The events of Friday July 15th 2011 dubbed Kasbah III and the demonstrations of August 15st demanding a more free and just judiciary system remind us yet again of the main obstacles that remain on the road to democracy. The security system remains steadfast against any protests, peaceful or not; targeting peaceful protesters with tear gas and batons and directing violence against journalists- something that is not new to Tunisia. With the population across the country responding in outrage, their outcries were met with the accustomed excuses from the Ministry of Interior and the Police Union that the disproportionate use of force by the police would come to a halt. This response was really only prompted by the threat of legal action on behalf of the Journalists Union, with the same promises of legal action still being waited upon from similar events that took place in May. One cynically wonders whether legal action is even worth it anymore when the police confront these peaceful legal protests with force, creating outrage among the Tunisian population, including attacks on police stations and members of the force across the Republic. We have already been given different reasons for this violent oppression, inluding the “new reality that is democracy and freedom of speech” that is putting the security apparatus under a new order, taking some time for them to adapt to. This comes after sit ins, protests and outrage against the same issues coming from the same security apparatus over the past 7 months. How long will it take? What is the price? Knowing that every time these protests are violently oppressed we have at least one more death. On July 15th it was a young teen only 12 years old, in another instance tear gas was thrown inside a mosque with men, women, young and old all getting the same treatment; on August 15th another young man had his life taken away after altercations with police with his death still under investigation. We ask the question: Is the police now the main obstacle to democracy in Tunisia? What is the worst that could have happened if the protests went underway in peace, which by all accounts was the actual case? Human rights organizations call foul play for the way the police have treated Tunisian citizens, even after the January 14th revolution with reports of possible torture at the Minister of Interior. Time and time again, we hear the same talk from the government but police actions remain from the Ben Ali manual book.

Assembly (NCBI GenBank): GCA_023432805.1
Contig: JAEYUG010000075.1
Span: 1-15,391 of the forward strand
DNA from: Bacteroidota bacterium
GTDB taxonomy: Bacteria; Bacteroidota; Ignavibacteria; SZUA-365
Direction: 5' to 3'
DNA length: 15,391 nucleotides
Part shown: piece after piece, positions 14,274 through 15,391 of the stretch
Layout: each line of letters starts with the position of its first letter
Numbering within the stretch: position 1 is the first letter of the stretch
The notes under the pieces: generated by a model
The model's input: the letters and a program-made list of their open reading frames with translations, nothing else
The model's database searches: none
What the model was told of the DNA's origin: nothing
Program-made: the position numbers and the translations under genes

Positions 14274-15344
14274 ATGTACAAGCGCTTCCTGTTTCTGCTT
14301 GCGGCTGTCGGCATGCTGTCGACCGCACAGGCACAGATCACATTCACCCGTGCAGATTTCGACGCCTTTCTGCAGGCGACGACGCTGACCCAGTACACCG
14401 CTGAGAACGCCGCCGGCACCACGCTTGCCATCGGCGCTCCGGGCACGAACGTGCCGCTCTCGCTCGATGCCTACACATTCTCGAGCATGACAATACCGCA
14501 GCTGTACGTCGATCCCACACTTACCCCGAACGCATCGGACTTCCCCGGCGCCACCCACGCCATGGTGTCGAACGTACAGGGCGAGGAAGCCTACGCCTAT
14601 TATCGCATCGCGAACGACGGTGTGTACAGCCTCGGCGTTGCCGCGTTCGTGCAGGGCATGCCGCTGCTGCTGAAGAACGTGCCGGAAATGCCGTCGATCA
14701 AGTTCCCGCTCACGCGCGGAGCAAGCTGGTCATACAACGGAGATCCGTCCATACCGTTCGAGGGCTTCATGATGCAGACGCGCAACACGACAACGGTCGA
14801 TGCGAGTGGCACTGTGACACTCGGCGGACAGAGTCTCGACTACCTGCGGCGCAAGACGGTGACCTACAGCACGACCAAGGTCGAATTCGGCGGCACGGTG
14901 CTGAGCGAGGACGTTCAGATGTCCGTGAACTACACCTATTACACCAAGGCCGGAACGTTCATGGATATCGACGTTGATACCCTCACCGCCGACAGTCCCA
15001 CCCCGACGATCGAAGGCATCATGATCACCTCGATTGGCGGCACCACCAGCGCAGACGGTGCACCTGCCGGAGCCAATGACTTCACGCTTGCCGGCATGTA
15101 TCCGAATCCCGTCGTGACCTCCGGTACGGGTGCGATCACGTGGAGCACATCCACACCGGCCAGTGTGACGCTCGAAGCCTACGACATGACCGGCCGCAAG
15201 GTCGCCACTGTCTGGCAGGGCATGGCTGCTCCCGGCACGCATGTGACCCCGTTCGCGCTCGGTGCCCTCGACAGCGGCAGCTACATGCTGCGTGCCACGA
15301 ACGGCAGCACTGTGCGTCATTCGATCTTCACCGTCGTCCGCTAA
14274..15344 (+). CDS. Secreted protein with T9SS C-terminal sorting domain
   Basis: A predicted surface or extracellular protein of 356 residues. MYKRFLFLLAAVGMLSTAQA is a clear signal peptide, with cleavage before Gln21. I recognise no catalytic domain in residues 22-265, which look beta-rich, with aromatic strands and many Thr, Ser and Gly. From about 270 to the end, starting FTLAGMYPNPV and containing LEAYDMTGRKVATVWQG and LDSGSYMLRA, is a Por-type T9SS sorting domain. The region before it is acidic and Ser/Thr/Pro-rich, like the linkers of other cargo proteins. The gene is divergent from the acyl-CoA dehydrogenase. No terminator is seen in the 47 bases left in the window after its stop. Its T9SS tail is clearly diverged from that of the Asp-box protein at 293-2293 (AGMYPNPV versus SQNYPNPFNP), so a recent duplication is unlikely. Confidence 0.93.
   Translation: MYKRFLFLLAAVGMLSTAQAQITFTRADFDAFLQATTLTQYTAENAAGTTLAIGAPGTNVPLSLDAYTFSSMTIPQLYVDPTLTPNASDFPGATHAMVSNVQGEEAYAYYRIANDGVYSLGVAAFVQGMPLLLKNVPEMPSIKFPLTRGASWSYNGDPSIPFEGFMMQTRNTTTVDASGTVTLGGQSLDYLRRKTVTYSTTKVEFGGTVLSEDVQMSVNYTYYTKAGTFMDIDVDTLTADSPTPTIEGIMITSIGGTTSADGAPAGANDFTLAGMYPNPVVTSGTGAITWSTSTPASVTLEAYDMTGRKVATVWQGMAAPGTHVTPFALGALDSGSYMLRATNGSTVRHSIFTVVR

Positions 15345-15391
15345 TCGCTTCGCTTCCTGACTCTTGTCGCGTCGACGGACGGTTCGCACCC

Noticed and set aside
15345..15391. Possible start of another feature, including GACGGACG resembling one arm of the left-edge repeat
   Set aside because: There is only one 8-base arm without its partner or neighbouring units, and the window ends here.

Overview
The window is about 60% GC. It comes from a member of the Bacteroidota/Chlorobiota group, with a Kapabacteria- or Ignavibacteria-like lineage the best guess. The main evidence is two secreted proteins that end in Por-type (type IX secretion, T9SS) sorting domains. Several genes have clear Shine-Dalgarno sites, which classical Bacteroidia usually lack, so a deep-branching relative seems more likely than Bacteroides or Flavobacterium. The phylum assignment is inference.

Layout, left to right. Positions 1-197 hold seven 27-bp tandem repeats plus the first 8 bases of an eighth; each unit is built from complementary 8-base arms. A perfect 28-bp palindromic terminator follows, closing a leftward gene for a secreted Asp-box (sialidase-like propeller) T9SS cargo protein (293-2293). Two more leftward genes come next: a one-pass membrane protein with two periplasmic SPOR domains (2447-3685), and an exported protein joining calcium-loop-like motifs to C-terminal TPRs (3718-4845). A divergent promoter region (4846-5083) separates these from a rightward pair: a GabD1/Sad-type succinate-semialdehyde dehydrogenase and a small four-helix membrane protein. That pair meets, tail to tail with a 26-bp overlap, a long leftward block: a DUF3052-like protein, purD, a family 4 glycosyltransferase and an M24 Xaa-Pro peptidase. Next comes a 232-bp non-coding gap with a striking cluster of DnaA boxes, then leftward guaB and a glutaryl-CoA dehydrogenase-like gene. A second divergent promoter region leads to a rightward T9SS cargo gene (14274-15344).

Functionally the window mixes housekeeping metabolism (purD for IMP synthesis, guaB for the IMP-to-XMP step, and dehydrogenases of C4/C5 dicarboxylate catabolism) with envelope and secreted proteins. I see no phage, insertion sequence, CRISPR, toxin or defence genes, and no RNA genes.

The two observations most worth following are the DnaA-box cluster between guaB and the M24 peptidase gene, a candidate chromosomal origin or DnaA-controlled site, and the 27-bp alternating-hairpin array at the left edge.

Free Tunisia Team